Editing by: Kitty Stapp

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OPINION: How to End the Gaza War http://www.ipsnews.net/2014/07/opinion-how-to-end-the-gaza-war/?utm_source=rss&utm_medium=rss&utm_campaign=opinion-how-to-end-the-gaza-war http://www.ipsnews.net/2014/07/opinion-how-to-end-the-gaza-war/#comments Tue, 29 Jul 2014 18:24:27 +0000 Emile Nakhleh http://www.ipsnews.net/?p=135812 A Palestinian family on the street in Beit Lahia in north Gaza after Israel's 2012 bombardment of the besieged coastal enclave. Credit: Mohammed Omer/IPS

A Palestinian family on the street in Beit Lahia in north Gaza after Israel's 2012 bombardment of the besieged coastal enclave. Credit: Mohammed Omer/IPS

By Emile Nakhleh
WASHINGTON, Jul 29 2014 (IPS)

As the killing and destruction rages on in Gaza, and as Israeli Prime Minister Benjamin Netanyahu and the Hamas leadership exchange recriminations and threats, key regional and world players must accept a central truism: No peace can be achieved between Israel and the Palestinians without including Hamas. The quicker they internalise this fact, the faster the cycle of violence can be broken.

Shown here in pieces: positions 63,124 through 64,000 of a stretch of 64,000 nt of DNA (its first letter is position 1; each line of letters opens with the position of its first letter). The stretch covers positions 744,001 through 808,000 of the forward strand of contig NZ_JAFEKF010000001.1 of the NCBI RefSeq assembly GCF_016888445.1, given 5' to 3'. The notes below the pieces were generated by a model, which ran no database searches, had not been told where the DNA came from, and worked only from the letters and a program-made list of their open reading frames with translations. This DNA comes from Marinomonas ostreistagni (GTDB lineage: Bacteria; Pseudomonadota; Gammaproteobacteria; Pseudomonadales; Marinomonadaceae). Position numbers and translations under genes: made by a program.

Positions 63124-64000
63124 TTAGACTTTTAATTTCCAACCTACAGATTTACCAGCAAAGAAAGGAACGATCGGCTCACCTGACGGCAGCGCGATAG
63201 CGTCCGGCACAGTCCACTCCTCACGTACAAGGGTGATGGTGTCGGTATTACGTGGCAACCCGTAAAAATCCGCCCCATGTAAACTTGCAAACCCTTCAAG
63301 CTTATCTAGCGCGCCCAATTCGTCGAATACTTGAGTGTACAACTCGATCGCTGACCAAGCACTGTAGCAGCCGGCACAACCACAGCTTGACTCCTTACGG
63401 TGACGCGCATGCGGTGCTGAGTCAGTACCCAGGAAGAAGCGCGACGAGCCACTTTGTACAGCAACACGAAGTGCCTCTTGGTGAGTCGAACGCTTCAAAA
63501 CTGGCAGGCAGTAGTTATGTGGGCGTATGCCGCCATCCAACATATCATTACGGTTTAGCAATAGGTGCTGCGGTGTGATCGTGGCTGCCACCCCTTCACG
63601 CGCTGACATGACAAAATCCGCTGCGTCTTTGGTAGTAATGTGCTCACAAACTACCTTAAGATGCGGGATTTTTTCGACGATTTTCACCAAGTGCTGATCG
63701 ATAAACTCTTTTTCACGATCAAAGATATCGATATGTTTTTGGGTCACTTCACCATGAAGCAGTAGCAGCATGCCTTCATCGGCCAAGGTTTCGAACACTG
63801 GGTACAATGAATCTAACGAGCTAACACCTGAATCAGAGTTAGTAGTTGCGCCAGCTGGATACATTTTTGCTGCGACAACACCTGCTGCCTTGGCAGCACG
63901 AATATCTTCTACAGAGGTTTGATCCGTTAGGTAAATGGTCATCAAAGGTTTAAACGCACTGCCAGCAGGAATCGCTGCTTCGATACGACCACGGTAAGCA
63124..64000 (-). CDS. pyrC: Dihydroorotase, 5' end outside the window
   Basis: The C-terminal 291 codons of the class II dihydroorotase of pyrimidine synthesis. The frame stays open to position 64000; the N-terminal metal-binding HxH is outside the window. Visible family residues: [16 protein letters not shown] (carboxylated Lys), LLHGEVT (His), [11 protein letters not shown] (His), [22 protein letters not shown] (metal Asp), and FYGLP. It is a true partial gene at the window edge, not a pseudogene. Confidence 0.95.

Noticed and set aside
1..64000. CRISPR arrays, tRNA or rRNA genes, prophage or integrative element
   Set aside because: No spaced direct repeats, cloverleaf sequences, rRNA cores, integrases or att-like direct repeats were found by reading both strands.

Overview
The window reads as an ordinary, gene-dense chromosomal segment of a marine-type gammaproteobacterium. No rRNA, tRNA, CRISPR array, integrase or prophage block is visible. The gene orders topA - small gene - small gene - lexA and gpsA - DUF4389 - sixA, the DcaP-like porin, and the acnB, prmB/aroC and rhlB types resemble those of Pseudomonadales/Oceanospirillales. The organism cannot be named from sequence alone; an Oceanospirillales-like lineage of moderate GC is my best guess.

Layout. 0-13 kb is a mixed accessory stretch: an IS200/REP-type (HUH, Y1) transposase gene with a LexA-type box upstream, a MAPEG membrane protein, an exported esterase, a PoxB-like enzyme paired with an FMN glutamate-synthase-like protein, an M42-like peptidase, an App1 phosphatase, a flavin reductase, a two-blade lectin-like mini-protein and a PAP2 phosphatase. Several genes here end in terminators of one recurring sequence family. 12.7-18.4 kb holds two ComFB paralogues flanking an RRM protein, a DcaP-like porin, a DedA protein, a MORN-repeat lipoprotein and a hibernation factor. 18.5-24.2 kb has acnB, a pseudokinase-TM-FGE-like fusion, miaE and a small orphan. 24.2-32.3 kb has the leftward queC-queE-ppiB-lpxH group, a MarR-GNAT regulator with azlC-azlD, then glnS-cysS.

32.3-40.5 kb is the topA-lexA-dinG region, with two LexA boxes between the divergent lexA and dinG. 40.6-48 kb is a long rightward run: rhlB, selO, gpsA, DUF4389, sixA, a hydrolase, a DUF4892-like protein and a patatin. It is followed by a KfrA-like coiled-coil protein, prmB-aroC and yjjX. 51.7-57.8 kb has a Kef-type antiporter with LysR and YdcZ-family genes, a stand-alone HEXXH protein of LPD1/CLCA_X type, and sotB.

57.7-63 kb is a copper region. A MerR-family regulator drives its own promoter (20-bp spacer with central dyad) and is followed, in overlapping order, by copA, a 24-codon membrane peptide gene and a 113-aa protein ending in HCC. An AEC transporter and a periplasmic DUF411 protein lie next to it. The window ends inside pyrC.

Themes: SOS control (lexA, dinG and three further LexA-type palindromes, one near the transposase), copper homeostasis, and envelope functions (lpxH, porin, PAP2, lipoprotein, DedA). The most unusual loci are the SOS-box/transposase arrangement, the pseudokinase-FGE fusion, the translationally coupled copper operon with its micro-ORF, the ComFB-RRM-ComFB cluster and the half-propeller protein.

The Gaza wars have failed to liquidate Hamas; on the contrary, Hamas has emerged stronger and better equipped despite the pummeling it frequently receives from Israel.The current Israeli war on Gaza plus the two previous ones in 2008-9 and 2012 have not really been about the perceived existential threat Hamas poses to Israel. These conflicts have been rooted in the failure of the so-called peace process.

At the same time, Israel’s assault on Gaza reflects Tel Aviv’s concern about the region as a whole, not just about Hamas. Such concerns are driven by the rise of Islamic radicalism in Gaza and across the region, the growing influence of right-wing radical Jewish groups and political movements in Israel, the brutal civil war in Syria, the collapsing state structures in Libya and Yemen, a failing state in Iraq, the marginalisation of the Palestinian Authority (PA) leadership in Ramallah, and the fragile political systems in Lebanon and Jordan.

Israeli worries also stem from a resurgent Iran, a potential nuclear agreement between Iran and world powers, and the perceived diminishing influence of the United States across the region. Unable to influence these “seismic shifts” in the region, Israel has resisted any long-term workable accommodation with the Palestinians as well as ending its occupation of Arab lands.